My junior programs include a fun variety of training aids, drills, games and challenges. Some things I utilize are the Birdie Ball tent, a balance board, my 100 Skills Chart and a 9 Hole Camp Challenge. They’re improving all swing skills but the main focus is on fun and encouragement. I created the 100 Skills Chart in honor of the 100th anniversary of the PGA of America, and it has been a hit with the juniors. The challenge is to accomplish activities such as making 100 3-foot putts, doing 100 minutes of fitness and hitting 100 drives on the sweet spot. The kids are enthralled with completing all of the challenges and can’t wait to get going on their lessons.
How does that change as they get older and are physically and mentally able to do more?
I’ve had many juniors make that transition as they get to junior high and high school age. I’ll have more discussion and review time during lessons, guide the junior toward making challenging goals and help show the junior and his or her family all of the opportunities for more advanced junior golf. More focus will be on course playing lessons, developing a handicap and looking into local competitions.
Should stretching and overall fitness be part of a young golfer’s routine?
Absolutely! In generations past, golf was not considered an athletic endeavor, but that is far from the truth. In my life and my instruction programs, fitness is a major focus. The first activities of any lesson begin with work on three key skills needed to be a great golfer: strength, balance and flexibility. Each junior is given a fitness routine and might need to focus on one area more than another. I utilize my yoga background as well and conduct private, group and camp yoga/fitness training, which in addition to physical training is a great resource for the mental and emotional skills needed for the game.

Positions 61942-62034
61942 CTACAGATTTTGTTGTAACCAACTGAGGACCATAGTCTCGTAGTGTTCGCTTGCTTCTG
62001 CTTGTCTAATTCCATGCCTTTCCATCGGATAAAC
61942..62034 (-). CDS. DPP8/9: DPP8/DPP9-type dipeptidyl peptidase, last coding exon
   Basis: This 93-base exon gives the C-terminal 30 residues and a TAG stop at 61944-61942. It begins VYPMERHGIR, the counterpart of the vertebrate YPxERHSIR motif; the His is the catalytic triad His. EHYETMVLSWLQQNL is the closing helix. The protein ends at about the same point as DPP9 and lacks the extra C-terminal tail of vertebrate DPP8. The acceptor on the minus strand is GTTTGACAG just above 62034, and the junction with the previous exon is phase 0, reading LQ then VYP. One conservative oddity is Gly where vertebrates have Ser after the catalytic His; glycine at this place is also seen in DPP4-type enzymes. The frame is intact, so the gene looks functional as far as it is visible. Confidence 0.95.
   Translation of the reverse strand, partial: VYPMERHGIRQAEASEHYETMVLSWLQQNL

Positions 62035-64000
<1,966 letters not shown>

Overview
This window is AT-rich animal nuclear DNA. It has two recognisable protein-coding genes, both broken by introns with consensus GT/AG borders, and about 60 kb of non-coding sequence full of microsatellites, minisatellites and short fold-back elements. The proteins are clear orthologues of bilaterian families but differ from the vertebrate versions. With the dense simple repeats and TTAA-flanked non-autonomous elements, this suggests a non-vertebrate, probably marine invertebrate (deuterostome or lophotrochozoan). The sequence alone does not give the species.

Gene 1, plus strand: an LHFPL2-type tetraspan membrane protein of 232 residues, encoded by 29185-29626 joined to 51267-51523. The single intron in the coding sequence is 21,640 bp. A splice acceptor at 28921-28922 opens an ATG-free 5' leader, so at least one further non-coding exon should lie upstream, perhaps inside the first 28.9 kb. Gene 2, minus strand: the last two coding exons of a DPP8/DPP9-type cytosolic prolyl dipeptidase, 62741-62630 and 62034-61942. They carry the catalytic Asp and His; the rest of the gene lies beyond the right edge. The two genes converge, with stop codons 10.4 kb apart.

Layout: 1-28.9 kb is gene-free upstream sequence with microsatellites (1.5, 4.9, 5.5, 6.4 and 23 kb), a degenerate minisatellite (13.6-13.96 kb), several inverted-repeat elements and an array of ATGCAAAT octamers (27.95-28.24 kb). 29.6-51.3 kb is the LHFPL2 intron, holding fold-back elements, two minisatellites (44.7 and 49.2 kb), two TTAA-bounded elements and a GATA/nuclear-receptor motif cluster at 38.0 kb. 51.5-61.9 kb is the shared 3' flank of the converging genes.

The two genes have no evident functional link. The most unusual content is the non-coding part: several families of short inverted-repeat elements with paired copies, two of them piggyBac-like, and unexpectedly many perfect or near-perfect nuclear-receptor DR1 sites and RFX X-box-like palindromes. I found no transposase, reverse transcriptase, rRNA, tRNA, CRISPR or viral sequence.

What’s best for most children – individual instruction or group lessons?
That’s hard to answer on a large scale, but as I conduct my initial interview with a new junior and his family I can evaluate and make the best suggestions for the path a junior should take. I’ve had many juniors that were timid and needed personal and private lessons and support before joining a group lesson, clinic or camp. On the other hand, there have been many times when I knew I needed to get a junior going with a fun group right away in order to keep them all interested in the game. It mostly depends on a child’s personality.
If keeping youths interested in golf is crucial to the game’s future, how can that interest be developed and retained?
Teachers should do their best to share love and passion for the game and get juniors out to the course by talking with and encouraging parents. We also need to get the word out to the community about the incredible resources and opportunities their junior could gain through golf. Once I get a junior to the course, I put my total focus on making sure they get the spark and passion for the game. I’m confident that if we make the game fun, challenging and encouraging we’ll continue to increase the numbers of juniors and hopefully their families will also want to join in on the fun.